F.I.L.M. of the Week (June 22, 2012)

22 06 2012

Have you been looking for a way to fill the Lena Dunham void in your life after last week’s season finale of “Girls?”  Or have you been the idiot that hasn’t experienced the brilliance of “Girls” and thus needs to be introduced to the comedic genius of Lena Dunham?  Regardless of which person in the scenario above you are, you need to see “Tiny Furniture,” Dunham’s debut future which introduced her to talents into the entertainment world.  It’s a freshly real burst of humor into a genre characterized now mostly by vapid ribaldry and high concept hijinks, so much so that I have named it my “F.I.L.M. of the Week.”  (I realize it’s been a while, so I owe you all another unpacking of the acronym “F.I.L.M.”  It stands for First-Class, Independent Little-Known Movie.)

I often use the phrase twentysomething as a pejorative, but now that I’m three months removed from becoming one, it’s about time I start embracing it.  Thanks to Lena Dunham, I know what to expect.  I know to embrace the awkwardness, the uncertainty, the belittling, and the pockets of fun as just part of the age.  Most movies painting a portrait of an age or a specific stage of life usually wind up totally missing the mark and just make me scoff.  Yes, I’m looking at you, just about every high school movie whose title is not “Easy A.”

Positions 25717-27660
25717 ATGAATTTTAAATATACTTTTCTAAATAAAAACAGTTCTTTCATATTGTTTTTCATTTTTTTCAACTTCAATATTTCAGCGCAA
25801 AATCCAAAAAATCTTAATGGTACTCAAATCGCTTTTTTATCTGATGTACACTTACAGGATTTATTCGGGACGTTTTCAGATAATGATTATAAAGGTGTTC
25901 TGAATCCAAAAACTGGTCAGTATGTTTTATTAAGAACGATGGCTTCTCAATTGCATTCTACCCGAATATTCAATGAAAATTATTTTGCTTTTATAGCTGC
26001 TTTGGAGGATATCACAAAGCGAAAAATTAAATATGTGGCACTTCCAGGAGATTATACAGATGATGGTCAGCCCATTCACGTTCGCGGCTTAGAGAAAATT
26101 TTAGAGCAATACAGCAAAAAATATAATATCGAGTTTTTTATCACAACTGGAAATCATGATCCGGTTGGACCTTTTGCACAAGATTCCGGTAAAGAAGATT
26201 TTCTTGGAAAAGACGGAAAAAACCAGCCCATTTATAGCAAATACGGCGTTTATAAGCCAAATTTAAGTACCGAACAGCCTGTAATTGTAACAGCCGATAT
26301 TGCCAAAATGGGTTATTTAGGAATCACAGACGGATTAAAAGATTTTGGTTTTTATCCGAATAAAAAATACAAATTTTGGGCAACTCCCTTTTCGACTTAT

Dunham’s “Tiny Furniture,” on the other hand, suffers from no Hollywood-itis.  Her storytelling suffers from no illusions or fabricated myths about being twenty.  Aura, her surrogate here that yields many revelations into her character Hannah on “Girls,” is not even trying to get her footing in the professional or post-collegiate world; she’s trying to find where the ground is.  Her frustrations are chronicled with her family, her job, and her friends.  While it’s nerve-wracking for her, thankfully Dunham’s organic sense of humor makes the discontent more than just watchable – it becomes insightfully entertaining.

“Tiny Furniture,” much like “Girls,” isn’t a typical comedy where people just spout off ridiculous lines that make you think, “Gosh, whoever wrote that is wicked clever.”  Dunham’s film finds humor in the mundane and ordinary – in other words, where us regular people are forced to find it (because not everyone can wake up with a tiger in Las Vegas).  The dialogue gives us plenty of quotables but nothing too outrageous; they are the kind of things that normal people would say.  Her slice-of-life is filled with bitter cherries, tasty but not withholding the painful nature of things.  So if you are like me and had “Tiny Furniture” dwelling in the middle of your Netflix queue for months, it’s time to bump this to the top.  The furniture may be tiny, but the payoff is huge.

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25 06 2012

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